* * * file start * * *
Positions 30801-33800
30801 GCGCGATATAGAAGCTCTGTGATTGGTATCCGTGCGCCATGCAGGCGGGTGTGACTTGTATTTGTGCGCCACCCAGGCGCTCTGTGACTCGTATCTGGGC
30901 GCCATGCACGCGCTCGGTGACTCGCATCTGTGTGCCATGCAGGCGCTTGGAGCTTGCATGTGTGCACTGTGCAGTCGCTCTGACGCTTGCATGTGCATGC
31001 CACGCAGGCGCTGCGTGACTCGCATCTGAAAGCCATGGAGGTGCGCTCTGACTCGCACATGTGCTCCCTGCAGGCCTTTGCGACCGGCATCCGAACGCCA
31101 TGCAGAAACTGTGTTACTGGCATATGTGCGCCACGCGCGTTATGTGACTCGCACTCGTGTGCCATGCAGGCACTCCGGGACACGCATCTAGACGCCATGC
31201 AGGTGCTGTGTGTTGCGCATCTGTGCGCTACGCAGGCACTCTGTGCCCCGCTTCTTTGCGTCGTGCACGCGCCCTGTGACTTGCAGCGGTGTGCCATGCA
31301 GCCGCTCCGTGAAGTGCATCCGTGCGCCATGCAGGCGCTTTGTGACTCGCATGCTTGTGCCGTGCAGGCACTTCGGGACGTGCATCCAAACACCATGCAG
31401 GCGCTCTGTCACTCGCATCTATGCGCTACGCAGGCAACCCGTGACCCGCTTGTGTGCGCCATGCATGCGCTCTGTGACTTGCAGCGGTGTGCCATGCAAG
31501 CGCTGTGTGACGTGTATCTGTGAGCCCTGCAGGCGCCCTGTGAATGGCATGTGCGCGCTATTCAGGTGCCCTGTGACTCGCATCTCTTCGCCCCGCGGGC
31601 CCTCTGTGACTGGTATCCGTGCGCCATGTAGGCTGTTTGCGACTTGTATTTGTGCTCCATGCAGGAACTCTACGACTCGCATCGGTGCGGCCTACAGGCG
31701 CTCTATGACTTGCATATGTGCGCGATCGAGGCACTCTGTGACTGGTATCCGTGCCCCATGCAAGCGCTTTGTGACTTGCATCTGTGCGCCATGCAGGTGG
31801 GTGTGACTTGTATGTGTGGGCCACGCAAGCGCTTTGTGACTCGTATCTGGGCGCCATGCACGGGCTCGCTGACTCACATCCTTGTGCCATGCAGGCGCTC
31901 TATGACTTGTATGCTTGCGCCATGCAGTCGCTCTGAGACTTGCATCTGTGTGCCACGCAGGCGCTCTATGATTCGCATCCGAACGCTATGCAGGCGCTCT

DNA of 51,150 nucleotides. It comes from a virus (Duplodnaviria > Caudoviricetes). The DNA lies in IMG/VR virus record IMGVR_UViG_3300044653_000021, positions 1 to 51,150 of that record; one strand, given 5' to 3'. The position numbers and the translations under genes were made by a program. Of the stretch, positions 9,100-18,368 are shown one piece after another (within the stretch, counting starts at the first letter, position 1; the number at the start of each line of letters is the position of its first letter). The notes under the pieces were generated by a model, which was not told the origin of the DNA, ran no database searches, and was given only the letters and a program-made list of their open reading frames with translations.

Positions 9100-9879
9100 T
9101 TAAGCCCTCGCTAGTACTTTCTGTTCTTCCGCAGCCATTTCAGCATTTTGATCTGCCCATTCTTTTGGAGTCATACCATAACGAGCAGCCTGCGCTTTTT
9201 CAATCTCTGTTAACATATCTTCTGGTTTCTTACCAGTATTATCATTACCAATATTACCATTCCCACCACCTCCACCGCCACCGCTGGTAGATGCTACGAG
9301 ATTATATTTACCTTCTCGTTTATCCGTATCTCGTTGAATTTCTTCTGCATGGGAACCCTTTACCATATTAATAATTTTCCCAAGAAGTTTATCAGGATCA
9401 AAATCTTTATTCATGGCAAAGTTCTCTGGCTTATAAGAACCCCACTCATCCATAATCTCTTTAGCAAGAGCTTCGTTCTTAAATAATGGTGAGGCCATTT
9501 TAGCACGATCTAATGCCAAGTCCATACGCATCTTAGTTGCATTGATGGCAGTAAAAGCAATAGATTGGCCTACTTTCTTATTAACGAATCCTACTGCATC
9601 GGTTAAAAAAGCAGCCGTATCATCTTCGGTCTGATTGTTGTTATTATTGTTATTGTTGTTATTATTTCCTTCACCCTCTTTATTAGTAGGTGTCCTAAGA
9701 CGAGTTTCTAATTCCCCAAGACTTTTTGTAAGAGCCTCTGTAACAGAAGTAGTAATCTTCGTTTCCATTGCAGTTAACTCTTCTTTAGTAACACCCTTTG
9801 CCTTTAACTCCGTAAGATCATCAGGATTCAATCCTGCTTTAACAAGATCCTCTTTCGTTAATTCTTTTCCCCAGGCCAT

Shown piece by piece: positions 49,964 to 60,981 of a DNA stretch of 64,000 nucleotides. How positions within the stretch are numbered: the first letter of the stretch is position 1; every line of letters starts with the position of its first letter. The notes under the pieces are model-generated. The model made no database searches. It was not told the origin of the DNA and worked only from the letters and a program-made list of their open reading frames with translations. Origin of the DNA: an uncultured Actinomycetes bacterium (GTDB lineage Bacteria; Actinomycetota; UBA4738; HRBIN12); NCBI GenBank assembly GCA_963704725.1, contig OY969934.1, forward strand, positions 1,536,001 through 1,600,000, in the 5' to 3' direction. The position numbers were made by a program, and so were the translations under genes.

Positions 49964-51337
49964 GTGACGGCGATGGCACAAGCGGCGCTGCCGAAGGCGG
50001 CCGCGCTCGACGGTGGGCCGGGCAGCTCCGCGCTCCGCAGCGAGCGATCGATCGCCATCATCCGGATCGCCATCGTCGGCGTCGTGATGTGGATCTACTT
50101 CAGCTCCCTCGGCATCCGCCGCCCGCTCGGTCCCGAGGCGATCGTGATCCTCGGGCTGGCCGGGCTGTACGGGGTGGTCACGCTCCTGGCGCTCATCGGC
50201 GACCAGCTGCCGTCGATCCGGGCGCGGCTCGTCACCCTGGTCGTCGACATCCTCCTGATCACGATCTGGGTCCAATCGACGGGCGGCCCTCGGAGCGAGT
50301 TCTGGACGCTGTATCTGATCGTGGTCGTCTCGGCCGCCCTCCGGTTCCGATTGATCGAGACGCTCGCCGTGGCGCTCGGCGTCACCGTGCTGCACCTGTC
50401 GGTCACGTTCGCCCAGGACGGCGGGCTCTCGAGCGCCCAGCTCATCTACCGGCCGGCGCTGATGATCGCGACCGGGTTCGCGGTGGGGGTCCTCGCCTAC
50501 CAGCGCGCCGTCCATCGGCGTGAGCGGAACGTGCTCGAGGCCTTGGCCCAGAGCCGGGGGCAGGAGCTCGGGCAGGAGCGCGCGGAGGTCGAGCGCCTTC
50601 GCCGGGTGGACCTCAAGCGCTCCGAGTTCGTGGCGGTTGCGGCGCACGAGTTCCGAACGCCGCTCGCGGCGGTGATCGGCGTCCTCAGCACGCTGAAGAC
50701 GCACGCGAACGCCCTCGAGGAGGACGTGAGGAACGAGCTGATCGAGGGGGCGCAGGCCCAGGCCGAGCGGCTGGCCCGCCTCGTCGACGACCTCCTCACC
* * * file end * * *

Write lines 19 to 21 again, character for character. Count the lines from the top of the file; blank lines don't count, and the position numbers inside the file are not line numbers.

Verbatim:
9301 ATTATATTTACCTTCTCGTTTATCCGTATCTCGTTGAATTTCTTCTGCATGGGAACCCTTTACCATATTAATAATTTTCCCAAGAAGTTTATCAGGATCA
9401 AAATCTTTATTCATGGCAAAGTTCTCTGGCTTATAAGAACCCCACTCATCCATAATCTCTTTAGCAAGAGCTTCGTTCTTAAATAATGGTGAGGCCATTT
9501 TAGCACGATCTAATGCCAAGTCCATACGCATCTTAGTTGCATTGATGGCAGTAAAAGCAATAGATTGGCCTACTTTCTTATTAACGAATCCTACTGCATC